I also am descended from William DeWarley(Wyrley).
Were you able to get any information about William’s ancestors in France?
I was very interested in seeing your website.I myself was not born in wyrley,but my father was born and bred in rosemary road cheslyn hay.also my son lives in wyrley.I used the star and wheatsheaf pubs as a teenager also the dog as it was back then.my aunt Edna brown lived in landywood.can you tell me where was the spoon kop and where was it located.my father spoke of it. I played for Harrison’s football club in the 70s and80s.I remember as a boy catching the wyrley wizzer single decker charabanc from bloxwich to the book.my dad went to Salem chapel Sunday school. Happy days aye .
Hi Mike, The Kop was a row of terraced houses running along Gorsey Lane. They stood from and to where the two blocks of council flats now stand.
Although I have never heard them referred to as the Spoon Kop I am pretty sure that it is to these houses you are referring.
Officially they were Harrison’s Buildings.
I grew up in Landywood. Have you or anyone else any photos of the Kop?
Hi Mike, The ‘Kop’ houses were of three blocks built over a 100 years ago named after ‘Spion Kop’ a battle during the Boar War, they were as told built by colliery owner ‘Colonel Harrison’
Hi Emerson, I believe Trevor has already provided an answer.
Ray Franks has delved into his Church research and has provided the following details
‘In 1950 a faculty was obtained to enable the Churchyard to be levelled and grassed over but in order to get this faculty, permission from people who had relatives buried there had to be obtained. Three people objected, one of whom I am fairly sure was the Edalji family. The gravestones concerned were left in situ, the rest were removed and placed all around the perimeter of the churchyard. In time, it has been overgrown by grass. The area was then levelled and grassed over.
I think there may be some confusion regarding people being re-buried in Great Wyrley cemetery, as I have never heard of this.(Don’t forget the churchyard is consecrated ground and it takes a lot to start moving graves). Where I think there may be a mix-up is that there was not enough ground to re-locate all the headstones and I believe these were what were moved to Wyrley cemetery, not the actual people from the graves.
Why is the Edalji grave in the far corner? I am not sure on this one but, usually graves are dug in a routine way and it was probably where they had got to. You don’t usually have a choice where you are actually buried unless you have a reserved plot.’
After all that upheaval, how appropriate it seems that Shapurji remains in the grounds of the Church with which he was so intimately and memorably connected. Thank you both Ray and Ron for that detailed and fascinating response.
When I visited St Mark’s church to have a look for Shapurji Edalji’s grave, I thought it curious that his is one of only a handful of graves in the churchyard. His grave lies alone (if I remember rightly) in the rear far corner – a very solitary position for a man who has played such a memorable role in our village’s history. Does anyone know why his grave remains where it is? It seems most of the other graves were removed around 60 years ago.
Emerson, we have instigated a number of follow-ups. A member of our Management Committee, Ray Franks, has done detailed work on St Marks and I’ve asked him if he could provide an answer. Also, we will ask our members that attend an upcoming Coffee morning if they can provide any further details. It will also be included in our monthly newsletter so that non-attendees can also respond, if possible. We hope to get further info. to you in the near future, if possible.’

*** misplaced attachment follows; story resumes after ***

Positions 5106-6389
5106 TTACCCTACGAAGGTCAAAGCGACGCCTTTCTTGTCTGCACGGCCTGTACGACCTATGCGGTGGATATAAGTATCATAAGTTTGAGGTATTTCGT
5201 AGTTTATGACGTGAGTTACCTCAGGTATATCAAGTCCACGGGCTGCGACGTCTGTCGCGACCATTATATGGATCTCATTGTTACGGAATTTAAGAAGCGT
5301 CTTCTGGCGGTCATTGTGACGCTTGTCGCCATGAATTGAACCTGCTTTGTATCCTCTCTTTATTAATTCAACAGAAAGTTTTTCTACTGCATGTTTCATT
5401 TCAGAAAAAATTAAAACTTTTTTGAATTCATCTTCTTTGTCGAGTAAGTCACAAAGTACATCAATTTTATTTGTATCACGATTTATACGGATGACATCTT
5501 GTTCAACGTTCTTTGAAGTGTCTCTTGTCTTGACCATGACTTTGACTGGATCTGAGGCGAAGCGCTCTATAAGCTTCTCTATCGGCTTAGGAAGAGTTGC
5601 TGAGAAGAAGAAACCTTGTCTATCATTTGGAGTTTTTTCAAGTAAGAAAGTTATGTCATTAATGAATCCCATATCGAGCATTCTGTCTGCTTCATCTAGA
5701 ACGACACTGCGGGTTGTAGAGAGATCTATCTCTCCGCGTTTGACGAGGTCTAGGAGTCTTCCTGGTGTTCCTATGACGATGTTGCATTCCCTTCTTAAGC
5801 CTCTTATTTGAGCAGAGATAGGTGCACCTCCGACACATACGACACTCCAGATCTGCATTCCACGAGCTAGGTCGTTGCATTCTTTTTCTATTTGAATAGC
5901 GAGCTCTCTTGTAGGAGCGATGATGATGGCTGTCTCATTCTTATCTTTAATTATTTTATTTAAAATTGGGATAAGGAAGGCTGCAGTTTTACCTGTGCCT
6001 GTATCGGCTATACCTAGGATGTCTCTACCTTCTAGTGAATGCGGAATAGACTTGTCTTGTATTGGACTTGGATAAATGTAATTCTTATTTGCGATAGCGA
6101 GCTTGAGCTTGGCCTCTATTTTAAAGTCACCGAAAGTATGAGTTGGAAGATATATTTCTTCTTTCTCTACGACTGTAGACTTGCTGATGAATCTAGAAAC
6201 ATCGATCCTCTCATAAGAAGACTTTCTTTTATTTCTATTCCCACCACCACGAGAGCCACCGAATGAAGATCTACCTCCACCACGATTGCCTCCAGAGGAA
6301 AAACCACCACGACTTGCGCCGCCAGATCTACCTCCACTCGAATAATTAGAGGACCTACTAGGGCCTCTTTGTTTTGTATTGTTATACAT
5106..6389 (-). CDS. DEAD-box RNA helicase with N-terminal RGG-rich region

Pingback: Albert and Percy | Lichfield Lore
Do you have any information on my family, my fathers name was Gilbert Snape and his father was John(Jack)Snape and my Dads brother was Jack,my Grandfather took photos of the wyrley horse slashings, and photos of the Wyrley mines, they were loaned to Great Wyrley school by my mother and were never returned, she later passed away, so I do not know who she gave them to my grandfather,s full name was John Aldridge Snape and he was a well known photographer in the 40s and 50s,Thank you.
Hello Gillian while not being able to help with your general enquiry I have fond memories of your family as we lived in the cottage opposite yourselves, I have somewhere a photo your dad took of my parents Ernie & Cilla as there were about walk to Blowers Club for an evening out. Regards Alan Willetts.
Hi Alan, Yes I remember your Mom & Dad, Ernie & Cilla and your Brother Dennis and Maureen, Dennis was a wee bit older than me and I remember going to the wedding of your brother,your Mom and Dad were the sweetest couple. I do not suppose you remember but before we lived opposite you, I was born in the little Black and White cottage around the corner which still stands,it backed onto Stella Horton(Lees) garden in New Street and was a few houses down from Emerys detached house that is still standing, I have an old photo my Dad took of me with Margaret Thornley and her sister Pam, Diane and Carol Orr, and baby Terry Horton in a pram if you remember my Dad was a part-time photographer and so was his Father my Grandfather, very interesting you still have the photo my Dad took, he was always taking photos of us all neighbours too I just recently moved back to Wyrley!! Best wishes Alan sorry I am so behind with replying!Gill
there was a mr snape that lived at 18 gorsey lane in the late 1960s .i think his first name was gilbert.he used to ride an old lambretta scooter.he would be about 50-60 at the time
Yes Colin, that was my Dad he did have a Lambretta, and he worked at Littleton Pit,and that was in the 1960s also you have a good memory it was 18, Gorsey Lane(they had the name Lynton on the wall also) I have just recently moved back to my hometown, I was living down in Southend-on-Sea for 2 yrs and before that working and residing in the USA and yes I missed all the friendly people in Great Wyrley & Landywood, did you and your family live just off Hilton Lane, you may have gone to Great Wyrley Secondary (High now)School with one of my 3 sons? Best wishes Gillian